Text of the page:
July 28, 2005

Obscure Architectural Term of the Day!

MARTELLO TOWER. A round, low tower, with guns mounted on the flat roof, built for coastal defence in England from 1793 onwards, mainly during the Napoleanic wars but also later and on a wide scale. There are examples in Jersey, Orkney, Ireland, Canada, South Africa and the U.S.A. (Key West, Florida). In form they derive from the traditional Mediterranean watch tower, e.g., that on Cape Mortella, Corsica, hence the name. [Although not truly a satisfactory explanation for the transposed vowels. Ed.]

From the Penguin Dictionary of Architecture, Third Edition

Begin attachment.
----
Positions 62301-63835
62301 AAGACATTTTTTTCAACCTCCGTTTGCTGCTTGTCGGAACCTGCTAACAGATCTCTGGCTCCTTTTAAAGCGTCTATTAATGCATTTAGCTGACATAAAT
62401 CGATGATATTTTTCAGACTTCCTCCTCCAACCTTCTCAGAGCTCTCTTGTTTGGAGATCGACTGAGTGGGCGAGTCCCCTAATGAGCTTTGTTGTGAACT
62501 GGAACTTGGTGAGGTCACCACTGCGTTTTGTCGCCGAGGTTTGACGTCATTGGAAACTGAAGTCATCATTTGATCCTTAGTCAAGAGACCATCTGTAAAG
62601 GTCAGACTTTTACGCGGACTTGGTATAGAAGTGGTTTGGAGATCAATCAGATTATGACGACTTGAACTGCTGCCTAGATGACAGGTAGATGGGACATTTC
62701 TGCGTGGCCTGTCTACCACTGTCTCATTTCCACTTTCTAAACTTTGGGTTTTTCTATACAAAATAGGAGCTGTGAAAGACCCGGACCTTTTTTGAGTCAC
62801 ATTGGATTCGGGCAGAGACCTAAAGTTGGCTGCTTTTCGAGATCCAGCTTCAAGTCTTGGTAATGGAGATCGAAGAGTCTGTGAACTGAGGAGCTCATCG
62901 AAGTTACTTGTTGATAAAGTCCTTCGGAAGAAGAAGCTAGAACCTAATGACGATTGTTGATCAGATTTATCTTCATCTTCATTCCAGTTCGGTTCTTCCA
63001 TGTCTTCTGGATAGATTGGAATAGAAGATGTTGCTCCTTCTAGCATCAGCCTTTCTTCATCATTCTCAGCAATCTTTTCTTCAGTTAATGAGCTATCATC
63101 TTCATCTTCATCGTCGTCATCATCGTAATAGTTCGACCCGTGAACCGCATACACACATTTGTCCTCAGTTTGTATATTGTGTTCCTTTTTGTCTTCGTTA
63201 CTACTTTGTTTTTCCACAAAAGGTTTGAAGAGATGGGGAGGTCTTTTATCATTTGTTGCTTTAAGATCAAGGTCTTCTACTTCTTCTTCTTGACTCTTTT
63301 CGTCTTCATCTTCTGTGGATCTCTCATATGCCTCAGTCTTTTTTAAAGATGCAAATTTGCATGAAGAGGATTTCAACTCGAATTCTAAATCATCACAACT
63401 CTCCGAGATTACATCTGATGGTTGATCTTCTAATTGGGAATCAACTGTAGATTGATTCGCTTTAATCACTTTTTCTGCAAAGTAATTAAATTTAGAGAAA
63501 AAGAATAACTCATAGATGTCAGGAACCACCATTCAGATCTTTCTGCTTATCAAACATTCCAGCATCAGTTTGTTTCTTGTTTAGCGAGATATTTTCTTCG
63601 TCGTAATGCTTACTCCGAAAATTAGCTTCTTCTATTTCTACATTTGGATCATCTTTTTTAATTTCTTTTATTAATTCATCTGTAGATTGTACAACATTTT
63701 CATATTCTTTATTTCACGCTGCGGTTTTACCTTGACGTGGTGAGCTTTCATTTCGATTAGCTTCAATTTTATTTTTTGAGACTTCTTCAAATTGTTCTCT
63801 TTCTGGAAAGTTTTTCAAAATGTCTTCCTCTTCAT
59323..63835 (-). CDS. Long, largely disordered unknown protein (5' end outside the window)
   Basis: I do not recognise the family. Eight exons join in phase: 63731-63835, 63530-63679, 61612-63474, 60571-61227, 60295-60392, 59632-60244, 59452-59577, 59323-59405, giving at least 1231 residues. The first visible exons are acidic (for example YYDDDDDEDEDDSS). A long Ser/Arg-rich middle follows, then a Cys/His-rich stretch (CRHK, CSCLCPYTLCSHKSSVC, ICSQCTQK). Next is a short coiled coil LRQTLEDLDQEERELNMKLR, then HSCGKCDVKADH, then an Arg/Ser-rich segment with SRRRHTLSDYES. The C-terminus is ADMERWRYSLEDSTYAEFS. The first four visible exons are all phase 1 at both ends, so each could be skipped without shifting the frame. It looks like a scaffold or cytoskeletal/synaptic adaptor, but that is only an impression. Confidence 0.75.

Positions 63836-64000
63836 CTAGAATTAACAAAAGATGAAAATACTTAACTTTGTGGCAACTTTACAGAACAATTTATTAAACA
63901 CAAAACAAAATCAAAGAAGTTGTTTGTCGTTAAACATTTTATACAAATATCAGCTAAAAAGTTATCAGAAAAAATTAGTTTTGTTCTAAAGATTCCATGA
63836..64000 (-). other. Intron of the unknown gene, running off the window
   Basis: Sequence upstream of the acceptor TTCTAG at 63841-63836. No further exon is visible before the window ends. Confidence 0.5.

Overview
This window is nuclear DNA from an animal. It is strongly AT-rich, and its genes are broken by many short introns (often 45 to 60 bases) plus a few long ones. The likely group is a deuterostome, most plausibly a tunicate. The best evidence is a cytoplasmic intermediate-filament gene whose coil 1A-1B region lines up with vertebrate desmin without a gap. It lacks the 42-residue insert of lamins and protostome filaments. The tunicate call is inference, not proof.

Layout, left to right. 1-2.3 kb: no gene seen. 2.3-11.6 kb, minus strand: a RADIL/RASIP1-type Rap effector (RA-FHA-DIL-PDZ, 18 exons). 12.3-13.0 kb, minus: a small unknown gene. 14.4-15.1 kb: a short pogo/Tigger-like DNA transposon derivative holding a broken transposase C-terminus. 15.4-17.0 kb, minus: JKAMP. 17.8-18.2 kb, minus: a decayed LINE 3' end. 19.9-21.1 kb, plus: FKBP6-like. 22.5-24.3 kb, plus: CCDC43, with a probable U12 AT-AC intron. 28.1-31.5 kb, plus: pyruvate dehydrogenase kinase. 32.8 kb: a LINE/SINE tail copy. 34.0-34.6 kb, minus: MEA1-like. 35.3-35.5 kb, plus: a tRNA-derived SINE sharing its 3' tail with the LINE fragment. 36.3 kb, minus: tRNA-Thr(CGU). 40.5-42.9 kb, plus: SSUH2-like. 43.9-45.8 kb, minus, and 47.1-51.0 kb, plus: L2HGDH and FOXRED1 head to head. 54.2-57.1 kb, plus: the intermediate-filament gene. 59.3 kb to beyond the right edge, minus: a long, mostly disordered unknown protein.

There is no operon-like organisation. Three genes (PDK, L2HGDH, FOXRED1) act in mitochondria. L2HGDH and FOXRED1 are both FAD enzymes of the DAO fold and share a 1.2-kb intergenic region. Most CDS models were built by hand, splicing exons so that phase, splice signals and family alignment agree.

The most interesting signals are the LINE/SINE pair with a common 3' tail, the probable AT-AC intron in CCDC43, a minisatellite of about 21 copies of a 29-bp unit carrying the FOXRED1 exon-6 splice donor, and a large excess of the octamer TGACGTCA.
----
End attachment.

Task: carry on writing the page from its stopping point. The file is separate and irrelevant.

ANYway, be that as it may, in another one of those instances where I think something is more obscure than it turns out to be in actuality, the Internets is just eat up with information about these things. For the ones in England, it appears one of the best sources is this page--the Martello Towers Homepage.

For the Key West version, this site run by the Key West Arts and Historical Society is pretty good, aside from the icky haunted doll exhibit. The Canucks have this site, the South Africans have this one, and the Irish have this one, and, of course, there's the original prototype, but the page is written is some strange foreign language.

So, there you go.

As for me, I need to work on my work, because I'm hitting the road at noon today to go take the kids for their school registration.

Posted by Terry Oglesby at July 28, 2005 09:51 AM